This article originally appeared in the Hub.
By Richard Shimooka, August 11, 2023
The cabinet shuffle of several weeks ago that saw Anita Anand moved to the Treasury Board secretariat inspired a number of commentators to suggest that the government does not care about defence in large part because there is no large electoral constituency for the file.
The observation seems highly credible as a broad statement. Polling consistently rates defence and foreign affairs significantly lower than items like the economy, health care and affordability. An Ipsos poll conducted this past March about budget priorities found investing in the armed forces ranked 12th among other major priorities. Defence being a relatively low priority in the public sphere is not out of the ordinary among like-minded states, and there are other nuances to this area that bring into question the too-confident assertion that defence, therefore, does not actually matter as an issue.
Firstly, it is important to note that Canadians’ views on defence are not uniform. Where one stands in the political spectrum matters. Using the 2021 Canadian Elections Study Dataset, over 36 percent of Conservatives believed that more should be spent on defence, with 46 percent preferring the status quo. Only 18 and 11 percent of Liberal and NDP voters, respectively held the same view. There are significant differences between those latter two party supporters too. Approximately 20 percent of Liberal and 30 percent of NDP voters thought military funding should decline.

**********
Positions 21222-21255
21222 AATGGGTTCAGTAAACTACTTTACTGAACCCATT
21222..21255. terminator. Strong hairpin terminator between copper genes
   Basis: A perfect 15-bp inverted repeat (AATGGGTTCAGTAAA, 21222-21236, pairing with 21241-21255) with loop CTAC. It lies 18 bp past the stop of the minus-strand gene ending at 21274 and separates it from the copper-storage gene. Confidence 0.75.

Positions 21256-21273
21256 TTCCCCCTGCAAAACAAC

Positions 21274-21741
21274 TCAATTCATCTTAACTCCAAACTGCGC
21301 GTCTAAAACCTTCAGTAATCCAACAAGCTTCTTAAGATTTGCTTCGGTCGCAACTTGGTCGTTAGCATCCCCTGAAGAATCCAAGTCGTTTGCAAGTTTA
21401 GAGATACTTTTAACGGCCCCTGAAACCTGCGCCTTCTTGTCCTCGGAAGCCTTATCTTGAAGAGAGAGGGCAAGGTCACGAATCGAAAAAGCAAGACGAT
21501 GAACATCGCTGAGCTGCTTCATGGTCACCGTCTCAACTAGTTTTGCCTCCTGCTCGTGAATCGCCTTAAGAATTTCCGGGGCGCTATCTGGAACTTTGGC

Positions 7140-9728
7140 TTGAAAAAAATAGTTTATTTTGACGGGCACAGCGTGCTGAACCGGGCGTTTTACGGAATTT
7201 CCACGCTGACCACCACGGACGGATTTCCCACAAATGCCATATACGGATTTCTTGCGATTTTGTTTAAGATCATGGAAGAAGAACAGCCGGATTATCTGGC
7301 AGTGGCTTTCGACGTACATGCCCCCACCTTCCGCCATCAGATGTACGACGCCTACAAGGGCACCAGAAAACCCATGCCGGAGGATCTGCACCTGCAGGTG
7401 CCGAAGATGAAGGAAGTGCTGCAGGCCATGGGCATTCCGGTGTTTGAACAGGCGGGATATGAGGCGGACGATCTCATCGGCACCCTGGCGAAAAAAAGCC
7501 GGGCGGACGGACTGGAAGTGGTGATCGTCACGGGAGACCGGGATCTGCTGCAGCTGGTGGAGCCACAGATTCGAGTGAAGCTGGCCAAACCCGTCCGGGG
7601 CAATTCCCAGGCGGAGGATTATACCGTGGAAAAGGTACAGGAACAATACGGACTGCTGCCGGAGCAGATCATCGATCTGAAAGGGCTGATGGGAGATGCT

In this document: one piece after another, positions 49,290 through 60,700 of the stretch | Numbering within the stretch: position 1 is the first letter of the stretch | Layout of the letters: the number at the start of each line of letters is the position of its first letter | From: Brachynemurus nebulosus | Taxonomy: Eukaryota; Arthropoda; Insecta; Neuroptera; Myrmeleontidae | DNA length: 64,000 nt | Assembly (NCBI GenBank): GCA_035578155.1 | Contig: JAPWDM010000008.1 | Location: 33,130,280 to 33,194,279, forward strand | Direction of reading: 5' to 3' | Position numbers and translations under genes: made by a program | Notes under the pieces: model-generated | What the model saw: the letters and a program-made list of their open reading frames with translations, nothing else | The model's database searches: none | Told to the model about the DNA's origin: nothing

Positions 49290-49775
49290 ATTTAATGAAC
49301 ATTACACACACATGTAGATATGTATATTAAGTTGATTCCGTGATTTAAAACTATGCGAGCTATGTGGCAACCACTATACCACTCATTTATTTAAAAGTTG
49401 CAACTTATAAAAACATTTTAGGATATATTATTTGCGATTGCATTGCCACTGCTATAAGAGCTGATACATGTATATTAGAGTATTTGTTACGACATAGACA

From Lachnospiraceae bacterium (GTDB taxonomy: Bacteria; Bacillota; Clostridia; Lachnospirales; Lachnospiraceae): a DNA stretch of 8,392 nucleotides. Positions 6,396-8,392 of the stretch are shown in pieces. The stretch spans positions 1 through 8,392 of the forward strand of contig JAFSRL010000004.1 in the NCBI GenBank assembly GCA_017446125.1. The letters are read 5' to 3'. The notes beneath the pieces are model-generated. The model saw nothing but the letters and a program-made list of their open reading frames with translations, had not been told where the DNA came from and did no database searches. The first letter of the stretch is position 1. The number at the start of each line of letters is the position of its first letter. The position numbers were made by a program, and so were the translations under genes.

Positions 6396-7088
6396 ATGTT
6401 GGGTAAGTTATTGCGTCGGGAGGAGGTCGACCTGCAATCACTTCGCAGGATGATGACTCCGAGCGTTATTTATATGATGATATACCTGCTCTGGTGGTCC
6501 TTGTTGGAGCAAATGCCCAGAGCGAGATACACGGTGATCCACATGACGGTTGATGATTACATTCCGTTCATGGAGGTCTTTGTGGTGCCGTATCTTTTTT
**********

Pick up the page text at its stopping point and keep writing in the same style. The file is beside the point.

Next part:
The 2021 dataset provides additional wrinkles worth considering. Overwhelming majorities of voters intending to elect Conservative or Liberal held the Armed forces in high regard—over 79 and 74 percent, respectively, said they had a “great deal” or “quite a lot respect” for the military. People who voted NDP however held the armed forces in a significantly lower regard, with barely 50 percent holding similar positive views.
This contrast between Conservative and Liberal views on military spending despite their high regard for the military is worth exploring. One explanation for the distribution is that Canadians have a generally poor understanding of the military’s role and its issues. Defence is unlike any other area of government—there isn’t a direct cost to Canadian voters’ pocketbooks like groceries, nor is it a government service that Canadians access directly like health care. It might be better likened to an insurance policy, and interest in defence tends to follow major foreign and domestic emergencies, such as the 2001 September 11th attacks or the 2022 Invasion of Ukraine.